Two issues that repeatedly come up in service-learning programs reflect this problem. First, is the role of “expert” or “teacher” assumed by students performing service. When taken on by those with no particular experience, qualification, or knowledge, critics argue that this assumption “raises the spectra of neo-colonialism in the tacit assumption that even ignorant westerners can improve the lot of people in the South” [21] or that they are “racially and culturally superior” [14], see also, [32]. However, even when students have relevant skills or knowledge, their service may nevertheless reinforce these ideas if for example, they are placed in a position of authority or in preference to local people, or simply if their presence emphasizes their capacity to “do good”.
The second issue, is that of gratitude. According to McGehee and Andereck [22], volunteer tourists of all types seek to give, but they also want to receive—they want to be thanked for their efforts and to feel good about what they have done. The face-to-face interaction with members of the community provide volunteers with a sense of self-affirmation they may not otherwise experience [22].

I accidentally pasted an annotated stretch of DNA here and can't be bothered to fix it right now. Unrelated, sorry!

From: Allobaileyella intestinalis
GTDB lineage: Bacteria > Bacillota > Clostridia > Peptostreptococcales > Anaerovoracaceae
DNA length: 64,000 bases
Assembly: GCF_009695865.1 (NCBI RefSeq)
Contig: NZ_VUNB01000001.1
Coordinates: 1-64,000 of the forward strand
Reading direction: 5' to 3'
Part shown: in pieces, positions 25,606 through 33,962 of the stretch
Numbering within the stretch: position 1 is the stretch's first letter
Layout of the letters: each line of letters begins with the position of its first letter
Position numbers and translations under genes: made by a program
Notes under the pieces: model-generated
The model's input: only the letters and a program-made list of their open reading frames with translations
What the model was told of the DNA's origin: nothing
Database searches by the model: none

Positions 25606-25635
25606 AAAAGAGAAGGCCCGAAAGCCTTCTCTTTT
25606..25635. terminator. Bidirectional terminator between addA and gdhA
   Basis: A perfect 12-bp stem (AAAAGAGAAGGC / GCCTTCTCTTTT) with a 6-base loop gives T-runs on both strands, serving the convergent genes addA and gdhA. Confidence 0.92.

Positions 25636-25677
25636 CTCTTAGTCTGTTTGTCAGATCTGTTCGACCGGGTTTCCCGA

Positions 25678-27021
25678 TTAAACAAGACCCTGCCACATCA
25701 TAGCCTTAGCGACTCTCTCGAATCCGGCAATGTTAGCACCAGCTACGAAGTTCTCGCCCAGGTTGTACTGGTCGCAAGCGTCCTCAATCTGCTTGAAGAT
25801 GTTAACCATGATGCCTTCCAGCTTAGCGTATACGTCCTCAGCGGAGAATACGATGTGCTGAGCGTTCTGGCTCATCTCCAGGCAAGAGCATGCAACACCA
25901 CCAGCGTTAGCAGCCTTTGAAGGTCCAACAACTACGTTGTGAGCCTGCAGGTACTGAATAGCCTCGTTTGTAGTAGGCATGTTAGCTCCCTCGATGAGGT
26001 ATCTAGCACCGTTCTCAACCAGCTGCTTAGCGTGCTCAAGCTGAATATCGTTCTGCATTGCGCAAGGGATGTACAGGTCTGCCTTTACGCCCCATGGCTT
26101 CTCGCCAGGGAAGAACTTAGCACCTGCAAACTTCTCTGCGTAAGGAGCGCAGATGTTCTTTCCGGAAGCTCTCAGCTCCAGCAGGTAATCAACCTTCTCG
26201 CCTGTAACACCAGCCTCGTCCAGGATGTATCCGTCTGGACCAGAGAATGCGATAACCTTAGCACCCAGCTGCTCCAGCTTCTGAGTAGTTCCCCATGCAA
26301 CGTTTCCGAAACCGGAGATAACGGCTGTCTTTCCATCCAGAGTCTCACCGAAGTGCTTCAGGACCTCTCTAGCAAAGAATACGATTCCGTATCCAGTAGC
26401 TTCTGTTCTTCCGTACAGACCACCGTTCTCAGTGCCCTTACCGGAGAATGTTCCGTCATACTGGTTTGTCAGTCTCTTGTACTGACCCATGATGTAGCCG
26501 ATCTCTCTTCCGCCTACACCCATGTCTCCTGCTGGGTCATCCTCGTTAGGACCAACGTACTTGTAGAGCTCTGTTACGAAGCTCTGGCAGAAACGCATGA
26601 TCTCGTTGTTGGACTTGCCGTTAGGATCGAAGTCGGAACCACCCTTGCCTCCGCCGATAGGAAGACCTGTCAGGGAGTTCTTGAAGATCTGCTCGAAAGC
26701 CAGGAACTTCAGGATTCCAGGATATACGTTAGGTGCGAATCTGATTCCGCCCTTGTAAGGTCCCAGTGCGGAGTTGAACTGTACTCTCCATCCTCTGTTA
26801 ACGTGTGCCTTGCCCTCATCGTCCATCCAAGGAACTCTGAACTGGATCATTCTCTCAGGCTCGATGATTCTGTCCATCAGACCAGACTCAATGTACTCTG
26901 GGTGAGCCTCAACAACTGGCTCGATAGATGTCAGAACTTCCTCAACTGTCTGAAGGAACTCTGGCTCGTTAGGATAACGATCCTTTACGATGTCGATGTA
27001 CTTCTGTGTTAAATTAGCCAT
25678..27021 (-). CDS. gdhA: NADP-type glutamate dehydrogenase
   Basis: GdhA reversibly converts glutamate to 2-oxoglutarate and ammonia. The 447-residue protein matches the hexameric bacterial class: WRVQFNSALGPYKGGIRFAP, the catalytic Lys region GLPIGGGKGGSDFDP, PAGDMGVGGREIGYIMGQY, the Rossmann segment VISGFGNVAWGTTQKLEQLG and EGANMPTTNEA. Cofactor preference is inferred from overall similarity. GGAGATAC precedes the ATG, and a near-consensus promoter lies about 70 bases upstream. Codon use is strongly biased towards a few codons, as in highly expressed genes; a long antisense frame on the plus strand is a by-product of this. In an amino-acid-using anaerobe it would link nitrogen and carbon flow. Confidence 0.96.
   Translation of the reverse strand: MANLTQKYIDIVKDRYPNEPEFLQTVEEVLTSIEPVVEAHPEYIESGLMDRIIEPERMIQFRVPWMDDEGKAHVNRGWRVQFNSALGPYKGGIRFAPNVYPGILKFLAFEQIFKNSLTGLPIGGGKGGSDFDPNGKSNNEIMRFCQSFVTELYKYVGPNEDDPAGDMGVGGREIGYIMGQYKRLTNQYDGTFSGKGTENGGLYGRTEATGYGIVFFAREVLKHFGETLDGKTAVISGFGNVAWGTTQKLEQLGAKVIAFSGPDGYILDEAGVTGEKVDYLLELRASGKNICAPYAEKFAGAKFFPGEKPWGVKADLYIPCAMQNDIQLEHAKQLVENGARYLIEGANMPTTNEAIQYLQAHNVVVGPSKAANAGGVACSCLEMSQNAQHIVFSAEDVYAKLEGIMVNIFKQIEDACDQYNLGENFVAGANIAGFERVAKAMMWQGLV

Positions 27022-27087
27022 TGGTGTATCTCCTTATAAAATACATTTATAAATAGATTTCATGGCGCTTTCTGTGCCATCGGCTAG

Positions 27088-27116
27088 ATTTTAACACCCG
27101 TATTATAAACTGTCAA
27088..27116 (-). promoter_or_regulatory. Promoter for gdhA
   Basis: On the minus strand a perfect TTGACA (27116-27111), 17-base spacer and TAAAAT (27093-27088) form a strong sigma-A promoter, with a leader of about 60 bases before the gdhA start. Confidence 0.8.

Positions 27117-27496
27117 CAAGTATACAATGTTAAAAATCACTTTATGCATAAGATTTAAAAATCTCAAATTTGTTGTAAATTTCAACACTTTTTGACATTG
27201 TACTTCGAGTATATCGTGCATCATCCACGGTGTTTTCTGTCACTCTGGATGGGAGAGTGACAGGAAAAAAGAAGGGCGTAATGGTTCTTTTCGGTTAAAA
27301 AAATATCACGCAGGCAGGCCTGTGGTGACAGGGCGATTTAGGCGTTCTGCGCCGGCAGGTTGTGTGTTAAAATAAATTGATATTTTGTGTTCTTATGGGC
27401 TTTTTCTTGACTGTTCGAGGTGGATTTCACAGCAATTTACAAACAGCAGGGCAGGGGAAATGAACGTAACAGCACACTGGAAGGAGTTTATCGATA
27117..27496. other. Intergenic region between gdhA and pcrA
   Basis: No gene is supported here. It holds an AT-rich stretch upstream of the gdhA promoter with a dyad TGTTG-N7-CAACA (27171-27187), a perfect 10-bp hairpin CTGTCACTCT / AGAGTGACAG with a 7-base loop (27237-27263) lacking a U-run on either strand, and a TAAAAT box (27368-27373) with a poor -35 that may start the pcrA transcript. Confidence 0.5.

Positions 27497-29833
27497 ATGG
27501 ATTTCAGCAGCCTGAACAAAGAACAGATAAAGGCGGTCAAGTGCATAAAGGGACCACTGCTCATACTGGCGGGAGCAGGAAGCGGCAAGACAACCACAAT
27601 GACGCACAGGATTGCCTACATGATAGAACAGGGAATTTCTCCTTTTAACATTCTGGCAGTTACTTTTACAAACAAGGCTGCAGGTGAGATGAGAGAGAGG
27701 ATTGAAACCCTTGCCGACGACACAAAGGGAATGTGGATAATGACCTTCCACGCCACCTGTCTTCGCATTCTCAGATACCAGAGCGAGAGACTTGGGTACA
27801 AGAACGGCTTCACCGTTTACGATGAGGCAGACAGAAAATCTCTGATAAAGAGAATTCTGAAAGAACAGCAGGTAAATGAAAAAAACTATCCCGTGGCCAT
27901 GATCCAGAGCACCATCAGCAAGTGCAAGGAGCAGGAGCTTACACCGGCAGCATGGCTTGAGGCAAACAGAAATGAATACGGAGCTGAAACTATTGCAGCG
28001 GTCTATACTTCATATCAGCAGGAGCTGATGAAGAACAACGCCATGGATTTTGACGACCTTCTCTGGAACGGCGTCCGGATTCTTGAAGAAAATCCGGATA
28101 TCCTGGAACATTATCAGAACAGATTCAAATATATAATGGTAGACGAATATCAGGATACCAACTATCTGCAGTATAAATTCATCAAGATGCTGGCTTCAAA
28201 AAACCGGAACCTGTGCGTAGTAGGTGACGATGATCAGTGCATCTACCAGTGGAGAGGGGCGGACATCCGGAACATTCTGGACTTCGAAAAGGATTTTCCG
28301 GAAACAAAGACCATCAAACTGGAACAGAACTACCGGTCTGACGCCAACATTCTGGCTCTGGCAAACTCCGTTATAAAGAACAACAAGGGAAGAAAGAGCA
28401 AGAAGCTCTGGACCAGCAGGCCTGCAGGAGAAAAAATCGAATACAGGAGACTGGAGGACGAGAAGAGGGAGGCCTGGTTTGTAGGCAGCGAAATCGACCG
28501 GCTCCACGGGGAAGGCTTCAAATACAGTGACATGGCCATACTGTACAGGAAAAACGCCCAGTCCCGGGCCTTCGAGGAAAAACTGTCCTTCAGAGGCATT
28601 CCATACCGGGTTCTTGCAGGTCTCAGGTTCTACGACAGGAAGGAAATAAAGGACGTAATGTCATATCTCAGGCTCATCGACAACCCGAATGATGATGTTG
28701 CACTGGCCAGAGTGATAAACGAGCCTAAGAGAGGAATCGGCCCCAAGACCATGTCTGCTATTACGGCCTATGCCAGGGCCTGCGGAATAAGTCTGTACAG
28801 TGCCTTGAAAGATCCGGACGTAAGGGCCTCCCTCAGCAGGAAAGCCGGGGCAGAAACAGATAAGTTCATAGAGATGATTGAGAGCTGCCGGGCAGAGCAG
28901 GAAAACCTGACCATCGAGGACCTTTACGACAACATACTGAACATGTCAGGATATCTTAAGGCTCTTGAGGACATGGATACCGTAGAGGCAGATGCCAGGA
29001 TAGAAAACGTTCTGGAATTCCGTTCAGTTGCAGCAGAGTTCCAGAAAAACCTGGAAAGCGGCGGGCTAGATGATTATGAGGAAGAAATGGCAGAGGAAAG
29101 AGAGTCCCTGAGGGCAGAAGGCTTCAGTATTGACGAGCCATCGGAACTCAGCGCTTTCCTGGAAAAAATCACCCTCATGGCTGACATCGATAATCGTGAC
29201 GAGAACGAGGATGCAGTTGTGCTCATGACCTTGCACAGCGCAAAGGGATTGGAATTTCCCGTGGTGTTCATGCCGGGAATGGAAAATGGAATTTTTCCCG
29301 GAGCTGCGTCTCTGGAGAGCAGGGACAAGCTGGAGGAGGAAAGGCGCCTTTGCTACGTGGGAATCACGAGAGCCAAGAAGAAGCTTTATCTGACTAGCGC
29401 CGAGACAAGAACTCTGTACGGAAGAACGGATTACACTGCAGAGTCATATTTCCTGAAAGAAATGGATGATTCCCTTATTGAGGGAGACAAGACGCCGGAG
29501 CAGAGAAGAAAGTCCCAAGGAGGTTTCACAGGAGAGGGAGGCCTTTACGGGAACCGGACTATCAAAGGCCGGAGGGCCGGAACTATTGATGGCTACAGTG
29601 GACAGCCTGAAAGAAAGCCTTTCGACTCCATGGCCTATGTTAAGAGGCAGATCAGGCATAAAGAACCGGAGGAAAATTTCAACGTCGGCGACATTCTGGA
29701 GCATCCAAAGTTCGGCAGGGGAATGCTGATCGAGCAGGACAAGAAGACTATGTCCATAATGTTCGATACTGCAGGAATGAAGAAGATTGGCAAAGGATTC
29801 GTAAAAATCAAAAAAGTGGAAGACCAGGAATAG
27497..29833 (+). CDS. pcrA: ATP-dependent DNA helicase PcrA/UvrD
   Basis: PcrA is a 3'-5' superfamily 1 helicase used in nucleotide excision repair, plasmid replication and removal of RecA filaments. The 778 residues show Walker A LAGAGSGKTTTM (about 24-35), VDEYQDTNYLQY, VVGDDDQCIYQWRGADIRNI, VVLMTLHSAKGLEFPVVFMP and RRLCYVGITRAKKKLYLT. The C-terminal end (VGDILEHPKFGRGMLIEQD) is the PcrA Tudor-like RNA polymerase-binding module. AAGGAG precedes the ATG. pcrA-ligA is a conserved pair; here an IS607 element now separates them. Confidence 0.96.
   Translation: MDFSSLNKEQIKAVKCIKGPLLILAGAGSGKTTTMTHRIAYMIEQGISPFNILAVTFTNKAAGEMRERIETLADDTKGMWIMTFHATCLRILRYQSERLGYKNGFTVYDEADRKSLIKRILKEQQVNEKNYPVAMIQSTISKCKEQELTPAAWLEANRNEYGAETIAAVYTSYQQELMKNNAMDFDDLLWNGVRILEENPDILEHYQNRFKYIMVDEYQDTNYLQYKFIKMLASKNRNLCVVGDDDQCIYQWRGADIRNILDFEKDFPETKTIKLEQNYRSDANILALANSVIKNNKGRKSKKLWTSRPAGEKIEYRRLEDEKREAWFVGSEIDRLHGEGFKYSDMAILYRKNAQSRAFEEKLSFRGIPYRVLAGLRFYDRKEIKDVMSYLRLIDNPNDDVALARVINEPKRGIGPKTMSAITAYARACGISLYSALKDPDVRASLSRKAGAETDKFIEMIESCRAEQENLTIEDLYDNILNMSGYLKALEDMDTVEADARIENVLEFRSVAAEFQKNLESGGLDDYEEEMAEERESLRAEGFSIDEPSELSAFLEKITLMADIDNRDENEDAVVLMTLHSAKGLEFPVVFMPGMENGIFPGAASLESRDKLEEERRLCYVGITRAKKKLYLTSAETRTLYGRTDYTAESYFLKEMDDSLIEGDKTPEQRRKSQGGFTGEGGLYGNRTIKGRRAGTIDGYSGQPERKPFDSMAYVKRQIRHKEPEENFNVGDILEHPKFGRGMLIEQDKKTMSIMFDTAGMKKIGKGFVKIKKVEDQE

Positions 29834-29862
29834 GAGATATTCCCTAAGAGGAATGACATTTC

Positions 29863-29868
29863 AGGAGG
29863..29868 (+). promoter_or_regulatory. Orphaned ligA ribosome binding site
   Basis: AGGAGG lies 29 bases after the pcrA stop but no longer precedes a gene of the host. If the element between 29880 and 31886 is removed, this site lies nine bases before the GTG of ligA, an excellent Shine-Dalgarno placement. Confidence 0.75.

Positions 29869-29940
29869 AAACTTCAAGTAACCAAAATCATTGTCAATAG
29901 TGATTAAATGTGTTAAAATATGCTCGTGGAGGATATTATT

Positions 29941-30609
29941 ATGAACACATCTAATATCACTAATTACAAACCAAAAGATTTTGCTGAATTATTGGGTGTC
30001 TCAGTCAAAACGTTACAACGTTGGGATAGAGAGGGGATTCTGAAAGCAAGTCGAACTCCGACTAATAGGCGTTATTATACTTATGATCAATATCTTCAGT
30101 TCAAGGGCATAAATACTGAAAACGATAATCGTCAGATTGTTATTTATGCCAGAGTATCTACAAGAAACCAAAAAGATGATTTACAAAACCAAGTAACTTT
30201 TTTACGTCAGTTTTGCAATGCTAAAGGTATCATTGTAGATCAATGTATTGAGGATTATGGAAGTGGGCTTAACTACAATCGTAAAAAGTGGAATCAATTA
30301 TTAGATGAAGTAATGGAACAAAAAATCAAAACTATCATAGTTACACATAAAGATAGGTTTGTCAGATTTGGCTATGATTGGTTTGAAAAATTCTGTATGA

Students do not escape this desire, which may express itself in feeling good about being cuddled by children or other signs of local attachment, or wanting to see material evidence that they have provided service, something tangible they can “leave behind” [4,24,29,42]. McGehee and Andereck [22] suggest that in the context of power differences, the need to be thanked is part of a process of “othering”, something so well understood by local people in West Virginia that they categorize service arranged so that volunteers can see people receiving it as “pettin’ the critters” [22].
In another example from Appalachia, Carol Marchel [45] provides insights from student journals that were kept while working in service projects in the mountains of North Carolina. Students viewed service as something done for others and sometimes had “a glamorized view” of the impact they would have on the community. One student commented, “When it was time for me to leave that day, (my student) started crying, and this made me feel good about myself and the job that I did”. [45].
This suggests that students engaged in international service-learning are likely to begin study abroad from the position that the reason to go to Africa, Asia, or Latin America is to help the poor folk, who by definition need the help of people, any people, from the U.S. or other rich countries. If study abroad is not directly tied to deep efforts to undermine this belief, the learning outcomes of their ISL will only confirm it, and impede their learning about the structural causes of poverty or of global inequality.

5. Reciprocal Learning